In two earlier articles (A Novel Journey: Part I and Part II), I shared my experience with the process of writing, editing and self-publishing my first novel, God, Guns, and the Perfect Chicken-Fried Steak. In the first article I described how I thought writing a first novel was the hardest part of the process. In the second article I wrote that the editing piece was the hardest part.
I have learned that I was wrong both times. Marketing has by far been the most challenging aspect of this novel journey of mine, and in Part Four of this series I will explore the myriad of marketing options and their advantages and drawbacks. For most writers, the difficulties are the same whether you self-publish or are published by a traditional publishing house, This article will address the one major exception: when a traditional publisher publishes your book, you can have a reasonable expectation that at least the major bookstore chains will carry it.
Self-published books have no such guarantee. Because most self-published books are printed using Print On Demand (POD) technology, it takes a lot of work to get bookstores to stock them. The reason is simple, and as with almost everything in the publishing business, based on economics: POD books cannot be returned for credit if the store doesn’t sell all of them. This makes self-published books a financial risk many retailers are reluctant to take.
There are ways to have your novel end up on the shelves of Barnes and Noble, Borders, and other brick and mortar retailers, but it takes a lot of persistence. Most large national retailers now have a department that deals exclusively with small press publishers and self-publishers. You send them a copy of your book along with a marketing plan and, more ridiculously, why your book is unique enough to warrant their consideration. In some ways it’s like submitting to a publisher or agent, but with the book already written and printed.
One way to increase your prospects for a positive response on these requests is to be able to demonstrate strong online sales. If you are trying to get B&N to carry your book, be sure to encourage people to buy from their website (all major retailers will usually carry POD novels on their websites, provided they have an ISBN, because it costs them nothing to do so). If the Small Press Acquisition Department sees that the book is selling well online, they are more likely to take a chance on carrying some in their stores.
If you don’t receive a response, or worse, a negative one, don’t give up hope. Get to know the manager of the Barnes and Noble or Borders or Books a Million in your local community. Offer to do a book signing if they will order copies (store managers love book signings). When working with a local manager, you can even offer to purchase back the unsold copies at the wholesale price they paid. This removes any financial risk to the store, but could mean money out of your pocket, so don’t overboard.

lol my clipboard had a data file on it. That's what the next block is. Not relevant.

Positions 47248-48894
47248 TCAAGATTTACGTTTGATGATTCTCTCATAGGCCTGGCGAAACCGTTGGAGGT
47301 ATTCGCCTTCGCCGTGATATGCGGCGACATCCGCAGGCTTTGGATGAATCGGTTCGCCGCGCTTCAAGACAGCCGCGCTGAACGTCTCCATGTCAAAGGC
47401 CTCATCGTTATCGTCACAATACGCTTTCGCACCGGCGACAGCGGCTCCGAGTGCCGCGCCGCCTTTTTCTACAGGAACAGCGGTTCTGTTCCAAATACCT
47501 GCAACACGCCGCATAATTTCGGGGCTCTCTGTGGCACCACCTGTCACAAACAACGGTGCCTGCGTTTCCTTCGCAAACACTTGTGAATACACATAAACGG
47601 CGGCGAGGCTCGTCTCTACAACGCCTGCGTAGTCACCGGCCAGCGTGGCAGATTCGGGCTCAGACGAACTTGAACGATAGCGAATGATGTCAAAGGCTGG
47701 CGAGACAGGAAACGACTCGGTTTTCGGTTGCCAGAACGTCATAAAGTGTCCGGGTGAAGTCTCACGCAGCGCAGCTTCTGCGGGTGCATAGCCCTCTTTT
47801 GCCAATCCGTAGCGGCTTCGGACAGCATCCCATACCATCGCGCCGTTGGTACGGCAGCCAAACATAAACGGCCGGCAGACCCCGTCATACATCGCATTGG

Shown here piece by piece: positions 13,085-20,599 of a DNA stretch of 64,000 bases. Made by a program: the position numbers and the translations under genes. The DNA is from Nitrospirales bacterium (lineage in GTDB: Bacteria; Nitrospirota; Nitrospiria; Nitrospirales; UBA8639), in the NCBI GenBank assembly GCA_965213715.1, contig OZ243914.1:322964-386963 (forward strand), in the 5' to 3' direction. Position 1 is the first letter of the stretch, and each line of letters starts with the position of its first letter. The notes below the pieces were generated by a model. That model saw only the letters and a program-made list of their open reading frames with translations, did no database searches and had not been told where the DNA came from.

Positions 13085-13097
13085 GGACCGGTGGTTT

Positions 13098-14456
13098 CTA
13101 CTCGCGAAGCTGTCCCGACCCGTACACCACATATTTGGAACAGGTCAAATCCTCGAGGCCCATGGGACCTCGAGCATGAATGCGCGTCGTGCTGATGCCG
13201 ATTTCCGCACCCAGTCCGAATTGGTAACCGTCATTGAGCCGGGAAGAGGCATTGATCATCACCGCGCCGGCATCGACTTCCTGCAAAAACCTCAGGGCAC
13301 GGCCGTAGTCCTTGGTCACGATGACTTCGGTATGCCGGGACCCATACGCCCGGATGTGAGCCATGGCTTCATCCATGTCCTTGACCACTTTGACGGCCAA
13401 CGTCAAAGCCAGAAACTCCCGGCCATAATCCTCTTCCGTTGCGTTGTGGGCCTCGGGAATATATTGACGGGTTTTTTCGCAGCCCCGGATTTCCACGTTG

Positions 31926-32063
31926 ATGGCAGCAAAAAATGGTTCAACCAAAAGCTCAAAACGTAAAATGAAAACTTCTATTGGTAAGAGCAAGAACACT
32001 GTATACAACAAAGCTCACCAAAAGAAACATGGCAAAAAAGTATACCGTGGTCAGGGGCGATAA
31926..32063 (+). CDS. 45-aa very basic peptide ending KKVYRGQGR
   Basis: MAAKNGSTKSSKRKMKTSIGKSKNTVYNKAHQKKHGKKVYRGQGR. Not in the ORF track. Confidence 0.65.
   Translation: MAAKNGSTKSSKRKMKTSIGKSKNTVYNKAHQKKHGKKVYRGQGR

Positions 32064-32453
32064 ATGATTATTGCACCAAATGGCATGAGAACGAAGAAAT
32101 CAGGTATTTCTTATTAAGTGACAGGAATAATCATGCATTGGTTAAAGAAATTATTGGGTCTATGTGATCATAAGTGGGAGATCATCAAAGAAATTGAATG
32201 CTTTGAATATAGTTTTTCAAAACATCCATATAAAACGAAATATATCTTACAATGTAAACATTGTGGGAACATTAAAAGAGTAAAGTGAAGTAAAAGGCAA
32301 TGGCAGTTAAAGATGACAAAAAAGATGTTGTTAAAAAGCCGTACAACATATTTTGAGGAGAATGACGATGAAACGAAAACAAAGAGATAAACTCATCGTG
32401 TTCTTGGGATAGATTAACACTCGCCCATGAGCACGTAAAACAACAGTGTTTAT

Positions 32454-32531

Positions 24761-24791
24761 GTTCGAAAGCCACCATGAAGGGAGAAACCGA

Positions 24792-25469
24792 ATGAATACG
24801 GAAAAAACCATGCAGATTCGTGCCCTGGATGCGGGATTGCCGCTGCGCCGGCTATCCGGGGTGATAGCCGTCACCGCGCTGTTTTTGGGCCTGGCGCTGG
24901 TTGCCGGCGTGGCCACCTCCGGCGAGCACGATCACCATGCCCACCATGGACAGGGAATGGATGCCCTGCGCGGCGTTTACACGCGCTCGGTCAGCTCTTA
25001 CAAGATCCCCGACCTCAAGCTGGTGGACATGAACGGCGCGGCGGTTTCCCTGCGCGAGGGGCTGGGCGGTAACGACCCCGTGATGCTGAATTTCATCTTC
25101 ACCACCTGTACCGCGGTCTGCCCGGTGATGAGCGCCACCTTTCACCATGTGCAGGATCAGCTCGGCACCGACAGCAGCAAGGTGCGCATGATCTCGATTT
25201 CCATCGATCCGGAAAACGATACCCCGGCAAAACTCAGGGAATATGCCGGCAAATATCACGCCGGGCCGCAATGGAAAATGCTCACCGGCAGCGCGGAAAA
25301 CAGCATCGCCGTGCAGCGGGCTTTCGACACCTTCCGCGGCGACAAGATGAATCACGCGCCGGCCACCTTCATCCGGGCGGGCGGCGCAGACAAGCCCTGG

Another option is to get friends, family, and anyone else who is willing to go into the store near them and ask for a copy of the book. If enough people request the book, and especially if a few order it, the manager of that store may start to take notice. Also, stores rarely request payment for a special order until the book arrives, so if your Uncle Eddie orders a copy and then never returns to pick it up, after a certain period it will be placed in normal store inventory, which is your goal in the first place. It’s at times like this that I wish I came from a bigger family.
Once some orders have run through their system, call the Small Press Department to follow up. The more persistent you are, the more likely it is that they will eventually order some copies, if only to get you to leave them alone. Be prepared for the initial order to be a small one, possibly as few as 20 copies total, until your book proves itself. It is then critical that those 20 copies sell, even if you have to find out what stores they are in and buy them yourself. The next order is likely to be larger if all copies sell; if not, there probably won’t be another order.
As far as the independent booksellers, contact as many as you can directly, but at best they might order one or two copies. Independents typically have a much thinner profit margin than the national chain outfits as well as less shelf space, both of which work against you. However, they are also more likely to appreciate your difficulties as a self-published author and may like the idea of stocking a title the big box stores haven’t yet. Building relationships with independent booksellers, and even associations of independents, is time well spent.